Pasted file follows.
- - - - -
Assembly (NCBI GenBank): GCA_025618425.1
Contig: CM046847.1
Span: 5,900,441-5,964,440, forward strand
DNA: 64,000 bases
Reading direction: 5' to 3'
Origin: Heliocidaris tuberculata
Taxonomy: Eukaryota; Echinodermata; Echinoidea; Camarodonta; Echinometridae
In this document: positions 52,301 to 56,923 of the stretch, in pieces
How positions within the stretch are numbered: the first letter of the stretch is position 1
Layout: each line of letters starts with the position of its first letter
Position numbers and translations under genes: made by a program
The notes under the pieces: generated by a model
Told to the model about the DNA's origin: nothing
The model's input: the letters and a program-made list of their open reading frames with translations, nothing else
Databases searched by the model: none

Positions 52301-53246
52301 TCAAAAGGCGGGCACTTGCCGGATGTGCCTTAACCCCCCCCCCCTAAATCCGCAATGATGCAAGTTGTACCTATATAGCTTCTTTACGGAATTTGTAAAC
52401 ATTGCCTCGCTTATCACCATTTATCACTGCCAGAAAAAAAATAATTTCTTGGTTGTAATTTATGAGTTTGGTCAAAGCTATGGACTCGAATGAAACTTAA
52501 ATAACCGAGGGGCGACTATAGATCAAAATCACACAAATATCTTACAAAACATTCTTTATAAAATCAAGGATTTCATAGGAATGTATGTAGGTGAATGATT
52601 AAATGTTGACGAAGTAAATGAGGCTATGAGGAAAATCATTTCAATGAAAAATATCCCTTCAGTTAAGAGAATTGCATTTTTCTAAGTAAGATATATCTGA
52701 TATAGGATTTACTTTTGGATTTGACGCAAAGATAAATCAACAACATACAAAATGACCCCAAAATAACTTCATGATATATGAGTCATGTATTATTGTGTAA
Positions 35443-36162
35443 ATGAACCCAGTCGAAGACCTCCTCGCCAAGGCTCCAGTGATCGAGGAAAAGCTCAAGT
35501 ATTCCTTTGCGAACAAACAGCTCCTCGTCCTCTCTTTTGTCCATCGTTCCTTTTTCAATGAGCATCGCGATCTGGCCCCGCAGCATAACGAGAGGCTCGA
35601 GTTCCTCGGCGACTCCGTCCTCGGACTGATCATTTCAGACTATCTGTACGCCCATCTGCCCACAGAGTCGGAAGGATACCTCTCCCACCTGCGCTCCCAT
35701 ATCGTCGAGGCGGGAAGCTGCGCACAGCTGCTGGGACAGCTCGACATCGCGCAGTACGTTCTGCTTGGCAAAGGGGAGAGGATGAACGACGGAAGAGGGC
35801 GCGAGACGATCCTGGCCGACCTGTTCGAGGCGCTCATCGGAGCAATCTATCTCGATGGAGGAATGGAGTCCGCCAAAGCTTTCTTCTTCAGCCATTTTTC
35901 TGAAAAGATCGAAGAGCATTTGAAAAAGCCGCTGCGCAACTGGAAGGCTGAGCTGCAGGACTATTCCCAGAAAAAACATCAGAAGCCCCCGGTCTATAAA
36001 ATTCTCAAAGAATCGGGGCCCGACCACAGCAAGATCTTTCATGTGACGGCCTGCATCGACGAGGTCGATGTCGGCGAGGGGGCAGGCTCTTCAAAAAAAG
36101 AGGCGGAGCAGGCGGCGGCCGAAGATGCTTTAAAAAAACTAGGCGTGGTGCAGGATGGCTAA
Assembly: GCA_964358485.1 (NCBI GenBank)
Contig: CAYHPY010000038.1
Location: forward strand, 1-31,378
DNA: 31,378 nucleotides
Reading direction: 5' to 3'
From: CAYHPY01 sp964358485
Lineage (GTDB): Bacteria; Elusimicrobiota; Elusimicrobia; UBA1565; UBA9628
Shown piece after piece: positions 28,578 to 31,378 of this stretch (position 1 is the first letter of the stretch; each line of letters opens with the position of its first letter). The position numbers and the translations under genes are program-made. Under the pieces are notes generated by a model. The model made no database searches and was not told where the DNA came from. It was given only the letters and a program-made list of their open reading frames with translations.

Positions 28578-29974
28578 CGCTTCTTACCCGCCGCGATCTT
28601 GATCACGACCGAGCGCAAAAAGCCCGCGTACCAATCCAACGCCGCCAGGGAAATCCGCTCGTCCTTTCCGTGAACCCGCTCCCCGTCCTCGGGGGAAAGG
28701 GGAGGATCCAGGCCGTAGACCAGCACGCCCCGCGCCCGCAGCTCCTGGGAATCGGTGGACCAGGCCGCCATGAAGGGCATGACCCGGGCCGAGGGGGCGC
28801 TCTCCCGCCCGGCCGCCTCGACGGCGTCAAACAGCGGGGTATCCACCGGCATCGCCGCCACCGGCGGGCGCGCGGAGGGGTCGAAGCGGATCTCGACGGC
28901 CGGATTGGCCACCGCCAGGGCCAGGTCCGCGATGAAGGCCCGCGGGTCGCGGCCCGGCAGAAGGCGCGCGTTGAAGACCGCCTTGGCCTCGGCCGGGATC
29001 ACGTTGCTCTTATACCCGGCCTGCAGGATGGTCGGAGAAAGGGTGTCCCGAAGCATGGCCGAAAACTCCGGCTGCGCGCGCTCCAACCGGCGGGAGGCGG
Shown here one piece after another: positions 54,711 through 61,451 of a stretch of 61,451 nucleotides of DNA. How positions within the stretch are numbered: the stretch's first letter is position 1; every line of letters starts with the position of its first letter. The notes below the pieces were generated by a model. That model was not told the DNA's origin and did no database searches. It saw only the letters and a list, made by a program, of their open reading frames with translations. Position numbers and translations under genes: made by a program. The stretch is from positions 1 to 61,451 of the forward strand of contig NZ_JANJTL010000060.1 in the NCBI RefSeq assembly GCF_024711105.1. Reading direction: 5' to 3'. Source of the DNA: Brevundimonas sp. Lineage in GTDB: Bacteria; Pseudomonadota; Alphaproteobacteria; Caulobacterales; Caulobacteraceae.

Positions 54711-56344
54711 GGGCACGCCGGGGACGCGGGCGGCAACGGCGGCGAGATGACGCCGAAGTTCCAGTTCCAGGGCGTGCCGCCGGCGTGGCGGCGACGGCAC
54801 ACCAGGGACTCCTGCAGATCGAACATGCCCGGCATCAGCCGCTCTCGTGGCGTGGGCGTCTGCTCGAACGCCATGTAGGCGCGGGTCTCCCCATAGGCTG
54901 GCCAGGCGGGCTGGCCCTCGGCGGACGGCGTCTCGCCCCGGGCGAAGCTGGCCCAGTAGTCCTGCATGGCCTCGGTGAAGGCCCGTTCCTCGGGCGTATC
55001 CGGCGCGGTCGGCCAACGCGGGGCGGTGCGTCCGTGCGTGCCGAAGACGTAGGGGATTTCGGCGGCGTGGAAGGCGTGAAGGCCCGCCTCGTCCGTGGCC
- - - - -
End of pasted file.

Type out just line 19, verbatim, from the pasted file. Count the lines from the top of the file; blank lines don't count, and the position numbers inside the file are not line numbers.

52501 ATAACCGAGGGGCGACTATAGATCAAAATCACACAAATATCTTACAAAACATTCTTTATAAAATCAAGGATTTCATAGGAATGTATGTAGGTGAATGATT